2019 Honda Passport: Straddling two worlds [First Look]

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2019 Honda Passport (Sinclair Broadcast Group / Jill Ciminillo)

With the newest addition to its SUV lineup, Honda has created a vehicle with a bit of a Janus-faced personality.

The 2019 Passport, which is slotted between the C-RV and Pilot, is bred to be both off-road capable and urban comfortable. A tall order for a single vehicle.

Fortunately, Honda is mostly successful.

We spent the bulk of our day tackling some mild off-roading, crawling on some low rock formations, powering over pockmarked dirt roads and splooshing through small streams.

It was certainly fun, but I will say if you’re expecting to do all these things on a cushy air suspension, prepare to be disappointed.

Both my drive partner and I had a couple of teeth-clattering moments, but the good news is most owners will look at off-roading prowess as a rare circumstance. In fact, the Passport is capable of a lot more than most people will ever test.

However, it also means this two-row, 5-passenger SUV will be an outstanding performer during inclement weather and on pot-hole-ridden city streets.

To aid owners in this endeavor, Passport comes equipped with Honda’s 4-mode Intelligent Traction Management System in all-wheel-drive vehicles. The modes include Normal, Snow, Mud and Sand.

The on-road drive was much more comfortable and quiet.

Equipped with the same 3.5-liter V-6 engine in the Pilot, Passport delivers 280 horsepower and 262 pound-feet of torque. The Passport is less than 100 pounds lighter than the Pilot, so as with its bigger brother, the acceleration is decent but not heart-stopping.

Speaking of Pilot, it’s also worth noting Passport shares the same global light truck platform (as does Ridgeline) and has the same wheelbase, but the 5-passenger SUV is 6.2 inches shorter and has a 0.8-inch higher ride.

It’s also designed to have shorter pedal travel and a quicker steering ratio to make it a bit sportier than the Pilot.

Passport will come with four trims, which means there is no base LX trim. Honda stated during the press preview that buyers in this segment want more up-level features, so Passport starts with a base “Sport” trim. The pricing (without destination) and features are as follows:

Sport ($31,990): This well-equipped base trim includes 20-inch alloy wheels; Honda Sensing; LED headlights, fog lights, daytime running lights and taillights; passive entry; push-button start; tri-zone automatic climate control; 8-way power adjustable driver’s seat; 6-speaker audio system; a multi-angle rearview camera and 2 USB ports.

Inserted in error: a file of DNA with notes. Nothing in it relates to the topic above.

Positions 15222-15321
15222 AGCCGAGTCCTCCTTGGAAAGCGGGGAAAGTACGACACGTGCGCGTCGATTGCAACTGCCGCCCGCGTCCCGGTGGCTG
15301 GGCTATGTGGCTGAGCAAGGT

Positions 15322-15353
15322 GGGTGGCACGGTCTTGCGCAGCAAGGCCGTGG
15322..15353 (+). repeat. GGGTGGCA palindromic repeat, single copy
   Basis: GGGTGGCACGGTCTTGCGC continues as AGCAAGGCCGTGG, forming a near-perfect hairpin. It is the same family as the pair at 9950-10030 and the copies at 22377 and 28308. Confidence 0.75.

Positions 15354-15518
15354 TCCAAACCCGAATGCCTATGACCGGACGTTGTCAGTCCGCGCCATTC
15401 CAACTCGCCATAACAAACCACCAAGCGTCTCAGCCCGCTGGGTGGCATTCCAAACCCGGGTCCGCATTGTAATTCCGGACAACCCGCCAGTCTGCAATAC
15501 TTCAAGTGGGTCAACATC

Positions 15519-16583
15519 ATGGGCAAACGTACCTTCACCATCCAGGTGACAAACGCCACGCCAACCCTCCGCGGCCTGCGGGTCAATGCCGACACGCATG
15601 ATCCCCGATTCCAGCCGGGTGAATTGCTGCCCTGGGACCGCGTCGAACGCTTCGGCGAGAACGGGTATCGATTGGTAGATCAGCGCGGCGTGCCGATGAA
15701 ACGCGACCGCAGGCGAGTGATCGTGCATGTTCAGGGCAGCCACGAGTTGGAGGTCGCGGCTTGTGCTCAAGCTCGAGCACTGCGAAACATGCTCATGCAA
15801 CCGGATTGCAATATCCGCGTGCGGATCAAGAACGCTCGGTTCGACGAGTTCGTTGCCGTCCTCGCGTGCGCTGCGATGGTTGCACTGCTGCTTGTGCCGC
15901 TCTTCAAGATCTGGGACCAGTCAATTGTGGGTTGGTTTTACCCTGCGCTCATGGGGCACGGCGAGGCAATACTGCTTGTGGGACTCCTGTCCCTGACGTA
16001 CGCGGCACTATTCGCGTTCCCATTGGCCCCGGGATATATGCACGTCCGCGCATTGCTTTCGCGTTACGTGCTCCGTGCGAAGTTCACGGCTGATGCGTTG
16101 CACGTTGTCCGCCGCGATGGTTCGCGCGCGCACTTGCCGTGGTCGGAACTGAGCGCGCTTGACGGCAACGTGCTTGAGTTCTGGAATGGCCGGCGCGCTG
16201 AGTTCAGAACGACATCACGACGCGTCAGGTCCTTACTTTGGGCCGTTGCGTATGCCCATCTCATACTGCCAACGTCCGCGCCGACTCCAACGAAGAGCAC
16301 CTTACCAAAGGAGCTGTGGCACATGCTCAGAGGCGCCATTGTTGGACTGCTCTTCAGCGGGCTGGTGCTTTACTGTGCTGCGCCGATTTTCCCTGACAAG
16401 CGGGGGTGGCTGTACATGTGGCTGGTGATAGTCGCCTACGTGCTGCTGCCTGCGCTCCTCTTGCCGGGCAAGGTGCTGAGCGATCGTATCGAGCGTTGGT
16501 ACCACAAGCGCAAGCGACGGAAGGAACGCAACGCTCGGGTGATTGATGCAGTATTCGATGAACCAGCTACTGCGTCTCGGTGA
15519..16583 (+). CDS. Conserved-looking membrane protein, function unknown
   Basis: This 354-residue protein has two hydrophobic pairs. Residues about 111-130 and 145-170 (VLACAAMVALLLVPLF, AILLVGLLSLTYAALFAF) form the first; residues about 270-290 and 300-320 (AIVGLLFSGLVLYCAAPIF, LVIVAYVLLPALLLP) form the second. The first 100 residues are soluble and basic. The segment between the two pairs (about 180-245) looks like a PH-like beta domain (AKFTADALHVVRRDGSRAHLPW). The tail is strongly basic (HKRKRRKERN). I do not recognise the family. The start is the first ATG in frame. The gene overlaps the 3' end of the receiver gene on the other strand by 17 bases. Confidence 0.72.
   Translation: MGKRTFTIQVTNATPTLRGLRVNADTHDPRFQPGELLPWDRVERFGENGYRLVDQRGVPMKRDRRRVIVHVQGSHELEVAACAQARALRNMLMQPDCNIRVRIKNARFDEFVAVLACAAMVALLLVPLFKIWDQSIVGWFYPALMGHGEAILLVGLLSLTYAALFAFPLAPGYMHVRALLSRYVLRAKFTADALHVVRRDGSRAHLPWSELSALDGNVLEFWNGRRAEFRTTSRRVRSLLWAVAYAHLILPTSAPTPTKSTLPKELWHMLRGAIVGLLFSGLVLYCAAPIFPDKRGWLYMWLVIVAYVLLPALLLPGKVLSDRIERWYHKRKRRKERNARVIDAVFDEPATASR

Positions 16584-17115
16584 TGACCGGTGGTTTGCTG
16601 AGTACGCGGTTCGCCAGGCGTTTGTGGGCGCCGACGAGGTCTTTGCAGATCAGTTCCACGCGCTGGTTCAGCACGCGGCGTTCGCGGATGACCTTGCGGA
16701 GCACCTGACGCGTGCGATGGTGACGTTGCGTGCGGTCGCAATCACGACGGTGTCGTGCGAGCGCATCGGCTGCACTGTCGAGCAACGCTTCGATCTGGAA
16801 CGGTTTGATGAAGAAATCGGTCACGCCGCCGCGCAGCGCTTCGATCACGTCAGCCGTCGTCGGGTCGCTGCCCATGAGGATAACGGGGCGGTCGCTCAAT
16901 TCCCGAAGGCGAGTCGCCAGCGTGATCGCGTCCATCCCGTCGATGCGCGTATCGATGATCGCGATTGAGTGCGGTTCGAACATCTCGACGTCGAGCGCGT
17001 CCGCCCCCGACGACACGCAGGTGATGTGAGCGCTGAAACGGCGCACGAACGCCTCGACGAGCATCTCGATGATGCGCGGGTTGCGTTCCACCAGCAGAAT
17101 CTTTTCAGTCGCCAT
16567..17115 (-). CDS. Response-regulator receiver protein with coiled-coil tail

EX-L ($36,410): This volume-selling trim adds leather seats, 1-touch power sunroof, power tailgate, blind-spot monitoring, heated front seats, display audio, Apple CarPlay/Android Auto, an additional USB port, satellite radio and second-row sunshades.

Touring ($39,280): This trim adds navigation, HondaLink telematics, a hands-free power liftgate, LED inline headlights, 10-speaker premium audio, heated rear seats and ambient lighting.

Elite ($43,680): This top-tier trim adds standard AWD, ventilated front seats, heated steering wheel, wireless phone charging and rain-sensing wipers.

The bottom three trims are front-wheel-drive models with AWD available for a $1,900 upcharge.

It’s worth pointing out that Honda Sensing, the automaker’s safety suite, is standard across the board. It includes features such as automatic emergency braking, lane keep assist, lane departure warning and adaptive cruise control.

Though Passport hasn’t been crash-tested, Honda is targeting both a 5-Star rating from NHTSA and Top Safety Pick status from the Insurance Institute for Highway Safety.

The Passport went into production in mid-December and will hit dealerships in early February.

The Bottom Line:

Overall, I really like the Passport. It’s comfortable and handsomely designed. The interior gauges and controls are easy to see and reach, and all touch points are solid.

Yes, the interior looks a lot like the interior of the Pilot, but I don’t view that as a bad thing.

My one sticking point: Apple CarPlay/Android Auto isn’t standard.

I understand the EX-L is the volume seller, but it’s priced about $4K more than the base model. Some people may not be able to (or want to) make that jump.

Editor’s Note: Driving impressions in this “First Look” review are from an invitation-only automaker launch event that allowed special access to the vehicle and executives. Honda covered our accommodations, meals and transportation costs.